The B&O Railroad Museum: Getting Back on Track (A)

by: Kathleen Sutcliffe

Publication Date: March 23, 2009
Length: 8 pages
Product ID#: 1-428-779

Core Disciplines: Leadership/Organizational Behavior

Partner Collection:

Available Documents

Click on any button below to view the available document.

Don't see the document you need? Don't See the Document You Need?
Make sure you are registered and/or logged in to our site to view product documents. Once registered & approved, faculty, staff, & course aggregators will have access to full inspection copies and teaching notes for any of our materials.


Need to make copies?

If you need to make copies, you MUST purchase the corresponding number of permissions, and you must own a single copy of the product.

Electronic Downloads are available immediately after purchase. "Quantity" reflects the number of copies you intend to use. Unauthorized distribution of these files is prohibited pursuant to term of use of this website.

Teaching Note

This product does not have a teaching note.


This case presents students with a crisis at the Baltimore and Ohio (B&O) Railroad Museum. A new director, Courtney Wilson, took over management of the museum in 2000, and planned to revive the museum through a prominent fair which he and his staff were planning for the summer of 2003. However, in February of 2003, a terrible snowstorm hit Baltimore, and the resulting snow destroyed the museum’s roof and most of its collection. In Case A, the students are asked how they would respond to the immediate crisis, and in Case B the story of what Wilson and his staff did to remedy the situation is given to the students as an example of organizational resilience.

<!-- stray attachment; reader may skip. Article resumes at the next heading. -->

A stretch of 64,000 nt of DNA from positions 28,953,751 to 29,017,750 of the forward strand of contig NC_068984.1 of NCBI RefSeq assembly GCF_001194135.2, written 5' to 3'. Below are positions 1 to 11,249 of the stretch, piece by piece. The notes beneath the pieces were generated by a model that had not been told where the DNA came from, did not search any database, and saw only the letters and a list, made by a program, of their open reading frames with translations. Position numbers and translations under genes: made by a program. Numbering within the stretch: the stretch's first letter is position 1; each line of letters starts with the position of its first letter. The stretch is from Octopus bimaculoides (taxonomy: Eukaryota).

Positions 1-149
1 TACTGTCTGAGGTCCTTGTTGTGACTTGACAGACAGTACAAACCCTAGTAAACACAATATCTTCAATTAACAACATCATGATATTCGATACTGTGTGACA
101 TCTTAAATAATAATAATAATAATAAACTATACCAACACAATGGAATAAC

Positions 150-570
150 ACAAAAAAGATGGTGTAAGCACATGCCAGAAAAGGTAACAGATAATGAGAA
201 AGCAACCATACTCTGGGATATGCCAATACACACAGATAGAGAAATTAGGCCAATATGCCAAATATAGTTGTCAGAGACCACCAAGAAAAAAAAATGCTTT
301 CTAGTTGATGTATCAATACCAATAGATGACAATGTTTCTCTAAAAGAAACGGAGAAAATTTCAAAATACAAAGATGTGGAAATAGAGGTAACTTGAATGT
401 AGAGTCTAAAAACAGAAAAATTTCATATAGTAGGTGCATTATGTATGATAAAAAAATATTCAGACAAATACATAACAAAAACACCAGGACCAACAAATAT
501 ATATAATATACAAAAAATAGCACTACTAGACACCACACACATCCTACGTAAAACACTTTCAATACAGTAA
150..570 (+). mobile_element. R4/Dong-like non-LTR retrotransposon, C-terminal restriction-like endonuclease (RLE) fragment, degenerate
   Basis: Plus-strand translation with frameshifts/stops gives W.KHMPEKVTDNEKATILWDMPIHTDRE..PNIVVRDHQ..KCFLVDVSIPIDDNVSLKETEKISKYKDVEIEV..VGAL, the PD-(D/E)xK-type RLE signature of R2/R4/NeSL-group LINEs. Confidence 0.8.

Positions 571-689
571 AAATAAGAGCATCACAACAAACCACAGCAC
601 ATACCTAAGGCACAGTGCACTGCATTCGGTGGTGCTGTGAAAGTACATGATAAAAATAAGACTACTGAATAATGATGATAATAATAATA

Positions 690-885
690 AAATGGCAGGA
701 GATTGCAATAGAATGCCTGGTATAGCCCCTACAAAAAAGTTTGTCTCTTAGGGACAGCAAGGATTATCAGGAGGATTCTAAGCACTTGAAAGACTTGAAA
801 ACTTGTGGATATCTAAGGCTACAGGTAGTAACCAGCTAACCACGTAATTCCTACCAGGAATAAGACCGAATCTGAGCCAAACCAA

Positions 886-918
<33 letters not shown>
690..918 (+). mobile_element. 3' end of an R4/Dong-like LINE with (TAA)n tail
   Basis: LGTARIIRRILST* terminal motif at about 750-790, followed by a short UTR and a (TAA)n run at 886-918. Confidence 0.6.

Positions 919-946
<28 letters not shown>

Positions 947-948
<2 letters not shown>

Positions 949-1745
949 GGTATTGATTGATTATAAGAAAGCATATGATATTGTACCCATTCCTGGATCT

Teaching Objectives

After reading and discussing the material, students should:

  • Describe appropriate business terms and principles
  • Apply critical concepts to define a solution to the case,
  • Successfully articulate data and information in support of the solution proposed,
  • Critically analyze and discuss other responses and solutions to the case,
  • Draw lessons from the case analysis,
  • Generalize the case's teachings to other business challenges and decisions in organizations other than the one analyzed in this case study,
  • Demonstrate leadership and scholarship in analysis.